Ectopic expression of E2F1 stimulates beta cell proliferation and function

Gael Grouwels, Ying Cai, Inge Hoebeke, Gunter Leuckx, Yves Heremans, U Siebold, Geert Stange, Marie Chintinne, Zhidong Ling, Daniel Pipeleers, Henry Heimberg, Mark Van De Casteele

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23 Citations (Scopus)
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Abstract

Objective - Generating functional beta cells by inducing their proliferation might open perspectives for cell therapy in diabetes. Transcription factor E2F1 controls G1- to S-phase transition during the cycling of many cell types and is required for pancreatic beta cell growth and function. However, the consequences of overexpression of E2F1 in beta cells are unknown. Research design and methods - The effects of E2F1 overexpression on beta cell proliferation and function were analyzed in isolated rat beta cells and in transgenic mice. Results - Adenovirus AdE2F1-mediated overexpression of E2F1 increased the proliferation of isolated primary rat beta cells 20-fold but also enhanced beta cell death. Co-infection with adenovirus AdAkt expressing a constitutively active form of Akt (protein kinase B) suppressed beta cell death to control levels. At 48h post-infection, the total beta cell number and insulin content were respectively 46% and 79% higher in AdE2F1+AdAkt-infected cultures as compared to untreated. Conditional overexpression of E2F1 in mice resulted in a 2-fold increase of beta cell proliferation and 70% increase of pancreatic insulin content, but did not increase beta cell mass. Glucose-challenged insulin release was increased, and the mice showed protection against toxin-induced diabetes. Conclusions - Overexpression of E2F1, either in vitro or in vivo, can stimulate beta cell proliferation activity. In vivo E2F1 expression significantly increases the insulin content and function of adult beta cells, making it a strategic target for therapeutic manipulation of beta cell function.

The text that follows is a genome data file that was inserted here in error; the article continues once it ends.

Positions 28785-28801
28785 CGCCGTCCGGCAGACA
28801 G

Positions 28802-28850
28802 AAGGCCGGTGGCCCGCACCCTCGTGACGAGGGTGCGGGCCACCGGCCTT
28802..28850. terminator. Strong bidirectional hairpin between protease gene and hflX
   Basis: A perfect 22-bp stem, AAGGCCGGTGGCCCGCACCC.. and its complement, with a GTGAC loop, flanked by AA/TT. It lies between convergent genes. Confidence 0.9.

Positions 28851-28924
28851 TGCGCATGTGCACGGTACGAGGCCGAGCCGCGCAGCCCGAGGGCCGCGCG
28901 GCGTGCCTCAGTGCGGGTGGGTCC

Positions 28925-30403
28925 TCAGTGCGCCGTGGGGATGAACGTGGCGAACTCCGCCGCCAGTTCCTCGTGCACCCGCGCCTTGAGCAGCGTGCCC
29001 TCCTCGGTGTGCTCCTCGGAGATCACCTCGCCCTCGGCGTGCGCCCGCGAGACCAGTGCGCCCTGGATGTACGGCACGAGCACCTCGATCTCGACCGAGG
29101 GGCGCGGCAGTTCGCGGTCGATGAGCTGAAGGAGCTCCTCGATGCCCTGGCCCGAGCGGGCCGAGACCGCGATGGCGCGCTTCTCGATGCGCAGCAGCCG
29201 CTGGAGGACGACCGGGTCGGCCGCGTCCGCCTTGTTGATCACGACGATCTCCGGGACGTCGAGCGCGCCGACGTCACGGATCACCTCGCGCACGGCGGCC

Original languageEnglish
Pages (from-to)1435-1444
Number of pages10
JournalDiabetes
Volume59
Issue number6
Publication statusPublished - 2010

Keywords

  • proliferation
  • mice
  • cell death
  • E2f1

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